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Taking a probiotic supplement may help keep the intestinal flora balanced and promote a healthy body by boosting the digestive and immune systems.

While the research is still in the preliminary stages, some information suggests that probiotics could help a person lose weight, or that poor gut health has links to obesity.

In this article, learn about probiotics and weight loss, including whether they work and how to use them.

There are many different microorganisms in and on the human body, mainly in the form of friendly bacteria. Researchers think that some of these bacteria may play a role in weight loss and gain.

In the gut, the beneficial bacteria help break down and digest food. They also help create nutrients and vitamins for the body to use. The probiotic bacteria feed on fibers and turn them into helpful compounds.

An unhealthy digestive system may lead to dysbiosis, which refers to an imbalance in the gut microbes.

When too many harmful microorganisms grow, there may not be enough of the helpful bacteria available to keep these harmful organisms in check. It also typically means the diversity of bacteria in the gut is lower.

Research from 2013 suggests that gut dysbiosis contributes to the development of obesity, though it may not be the underlying cause.

As the author of a 2015 study notes, people at a healthy weight and people with obesity show marked differences in their gut flora.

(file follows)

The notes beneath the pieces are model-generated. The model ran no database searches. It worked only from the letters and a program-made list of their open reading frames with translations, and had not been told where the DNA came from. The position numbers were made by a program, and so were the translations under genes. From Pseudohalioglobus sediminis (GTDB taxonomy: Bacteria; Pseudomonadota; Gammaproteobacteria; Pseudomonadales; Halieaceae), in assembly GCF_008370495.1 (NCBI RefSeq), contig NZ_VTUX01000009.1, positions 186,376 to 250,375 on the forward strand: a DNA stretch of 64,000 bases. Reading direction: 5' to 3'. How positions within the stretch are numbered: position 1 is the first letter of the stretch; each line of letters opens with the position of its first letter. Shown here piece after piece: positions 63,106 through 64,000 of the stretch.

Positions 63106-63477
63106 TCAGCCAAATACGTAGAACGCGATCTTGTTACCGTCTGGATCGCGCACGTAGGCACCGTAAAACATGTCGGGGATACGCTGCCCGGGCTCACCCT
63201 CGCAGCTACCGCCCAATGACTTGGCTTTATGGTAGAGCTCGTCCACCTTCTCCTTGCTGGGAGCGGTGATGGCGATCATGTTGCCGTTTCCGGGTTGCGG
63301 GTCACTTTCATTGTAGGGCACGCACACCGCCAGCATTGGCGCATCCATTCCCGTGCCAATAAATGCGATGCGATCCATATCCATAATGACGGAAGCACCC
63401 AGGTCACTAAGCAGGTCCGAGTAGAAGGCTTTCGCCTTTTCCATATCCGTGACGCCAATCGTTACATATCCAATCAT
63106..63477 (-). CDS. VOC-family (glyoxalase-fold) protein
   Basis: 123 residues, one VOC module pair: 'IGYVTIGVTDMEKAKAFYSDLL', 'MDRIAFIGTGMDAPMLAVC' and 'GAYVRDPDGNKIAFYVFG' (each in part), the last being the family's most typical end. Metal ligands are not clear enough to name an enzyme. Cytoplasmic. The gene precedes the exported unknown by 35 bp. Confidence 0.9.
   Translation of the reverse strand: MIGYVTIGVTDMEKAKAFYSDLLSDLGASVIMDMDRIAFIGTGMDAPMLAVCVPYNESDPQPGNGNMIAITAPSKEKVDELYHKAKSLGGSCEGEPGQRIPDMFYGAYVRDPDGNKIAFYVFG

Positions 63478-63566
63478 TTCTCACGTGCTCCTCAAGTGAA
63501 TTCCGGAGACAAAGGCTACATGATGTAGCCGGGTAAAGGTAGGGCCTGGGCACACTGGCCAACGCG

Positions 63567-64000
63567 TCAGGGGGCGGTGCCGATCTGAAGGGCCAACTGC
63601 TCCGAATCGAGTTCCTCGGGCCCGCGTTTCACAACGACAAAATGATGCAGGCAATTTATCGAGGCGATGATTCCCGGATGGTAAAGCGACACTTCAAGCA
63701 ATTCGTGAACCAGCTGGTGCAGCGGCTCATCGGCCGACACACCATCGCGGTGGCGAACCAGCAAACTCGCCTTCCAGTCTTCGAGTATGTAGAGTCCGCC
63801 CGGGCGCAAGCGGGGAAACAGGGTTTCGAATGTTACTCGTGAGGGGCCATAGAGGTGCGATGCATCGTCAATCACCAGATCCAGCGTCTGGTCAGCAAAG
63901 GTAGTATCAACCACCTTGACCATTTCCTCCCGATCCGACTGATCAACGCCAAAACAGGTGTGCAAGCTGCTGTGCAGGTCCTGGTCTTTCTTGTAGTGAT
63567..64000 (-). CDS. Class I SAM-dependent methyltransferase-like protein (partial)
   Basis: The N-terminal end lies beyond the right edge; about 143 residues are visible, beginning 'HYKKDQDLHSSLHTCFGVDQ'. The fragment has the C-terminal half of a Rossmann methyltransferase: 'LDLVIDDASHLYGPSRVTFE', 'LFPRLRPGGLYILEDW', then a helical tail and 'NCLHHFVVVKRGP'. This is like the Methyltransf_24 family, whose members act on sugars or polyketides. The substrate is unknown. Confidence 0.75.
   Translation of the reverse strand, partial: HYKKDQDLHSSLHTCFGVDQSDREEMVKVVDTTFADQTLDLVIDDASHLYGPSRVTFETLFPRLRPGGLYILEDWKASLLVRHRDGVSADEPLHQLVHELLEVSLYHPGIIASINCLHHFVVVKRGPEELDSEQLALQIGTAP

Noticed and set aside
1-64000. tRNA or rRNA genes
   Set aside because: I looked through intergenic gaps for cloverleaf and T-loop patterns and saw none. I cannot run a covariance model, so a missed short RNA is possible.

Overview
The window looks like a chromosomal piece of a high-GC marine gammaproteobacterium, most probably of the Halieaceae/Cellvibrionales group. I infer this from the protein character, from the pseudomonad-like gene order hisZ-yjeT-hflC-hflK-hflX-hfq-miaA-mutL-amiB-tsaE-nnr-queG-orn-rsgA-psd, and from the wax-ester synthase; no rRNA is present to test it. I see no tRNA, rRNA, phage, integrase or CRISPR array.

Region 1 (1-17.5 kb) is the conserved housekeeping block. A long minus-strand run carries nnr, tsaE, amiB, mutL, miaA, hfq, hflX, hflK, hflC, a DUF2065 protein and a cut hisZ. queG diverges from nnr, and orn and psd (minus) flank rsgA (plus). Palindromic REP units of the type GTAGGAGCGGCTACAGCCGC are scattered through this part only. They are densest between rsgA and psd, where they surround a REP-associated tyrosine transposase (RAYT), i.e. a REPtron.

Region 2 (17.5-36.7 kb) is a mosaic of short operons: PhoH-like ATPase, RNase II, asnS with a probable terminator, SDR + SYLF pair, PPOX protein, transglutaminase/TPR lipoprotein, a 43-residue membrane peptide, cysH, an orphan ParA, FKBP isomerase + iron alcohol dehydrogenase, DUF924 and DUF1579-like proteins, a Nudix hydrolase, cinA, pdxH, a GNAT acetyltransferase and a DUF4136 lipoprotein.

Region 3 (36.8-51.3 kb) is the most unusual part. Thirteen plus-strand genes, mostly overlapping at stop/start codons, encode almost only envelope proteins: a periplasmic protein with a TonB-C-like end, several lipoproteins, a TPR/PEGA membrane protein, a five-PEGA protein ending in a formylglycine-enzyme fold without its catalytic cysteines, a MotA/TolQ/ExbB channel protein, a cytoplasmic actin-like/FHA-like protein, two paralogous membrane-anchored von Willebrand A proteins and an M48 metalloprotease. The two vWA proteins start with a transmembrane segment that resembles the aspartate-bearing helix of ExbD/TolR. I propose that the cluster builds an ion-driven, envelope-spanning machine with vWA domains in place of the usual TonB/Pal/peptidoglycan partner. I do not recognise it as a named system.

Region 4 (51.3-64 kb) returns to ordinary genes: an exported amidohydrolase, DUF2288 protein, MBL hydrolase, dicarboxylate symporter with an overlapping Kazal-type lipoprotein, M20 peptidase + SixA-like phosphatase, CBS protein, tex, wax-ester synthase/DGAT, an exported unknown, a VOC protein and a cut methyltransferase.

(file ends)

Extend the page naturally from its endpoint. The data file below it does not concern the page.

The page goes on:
Their research found that changing the gut flora in animals caused them to lose or gain weight accordingly. However, in humans, changing the gut flora did not result in weight loss or gain.

This evidence does suggest, however, that there is a shift in a person's gut flora when they gain weight. While changes are associated with obesity, they do not seem to be the underlying cause.

The researcher identified the following factors that can change a person's gut flora from a thin to an obese pattern:

Research in The British Journal of Nutrition studied the effects that one type of probiotic, Lactobacillus rhamnosus, had on people with obesity.

Women who took the probiotic supplement lost more weight during the study than women who took a placebo. Additionally, the group taking a probiotic supplement continued to lose more weight in the weight-maintenance stage, after they finished dieting. The same effects did not occur in men, however.

During the study, individuals who were overweight but otherwise healthy ate yogurt that contained these Lactobacillus strains for 6 weeks. At the end of this period, the participants had lost an average of 3–4% body fat.

Researchers have also examined effects of Lactobacillus gasseri for fat loss. In this study, people with extra belly fat who drank fermented milk products containing the helpful bacteria lost 8.2– 8.5% of their belly fat over 12 weeks.

However, when they stopped drinking the milk, all of this belly fat returned. This suggests probiotics can help people lose weight in some cases, but researchers still need to do more studies to back up this claim.

Low bacterial diversity may also influence obesity. For instance, the author of a 2015 review found that there is a link between low gut flora diversity and inflammation in the body.

Low microbial diversity may also be a risk factor for problems associated with obesity, such as metabolic syndrome and type 2 diabetes.